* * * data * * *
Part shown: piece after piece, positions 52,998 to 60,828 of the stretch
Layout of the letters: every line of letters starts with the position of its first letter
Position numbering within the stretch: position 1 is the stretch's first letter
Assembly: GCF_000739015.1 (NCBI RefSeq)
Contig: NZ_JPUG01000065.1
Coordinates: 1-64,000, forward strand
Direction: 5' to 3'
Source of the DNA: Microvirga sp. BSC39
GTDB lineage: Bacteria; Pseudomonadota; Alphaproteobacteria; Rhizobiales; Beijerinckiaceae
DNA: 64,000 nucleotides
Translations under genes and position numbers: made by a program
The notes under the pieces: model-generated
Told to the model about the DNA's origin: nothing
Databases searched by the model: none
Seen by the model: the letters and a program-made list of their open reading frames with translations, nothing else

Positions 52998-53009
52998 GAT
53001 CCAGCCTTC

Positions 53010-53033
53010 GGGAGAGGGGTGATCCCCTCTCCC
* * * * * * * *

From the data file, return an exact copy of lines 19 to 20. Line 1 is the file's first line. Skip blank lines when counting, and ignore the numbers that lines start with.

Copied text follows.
Positions 53010-53033
53010 GGGAGAGGGGTGATCCCCTCTCCC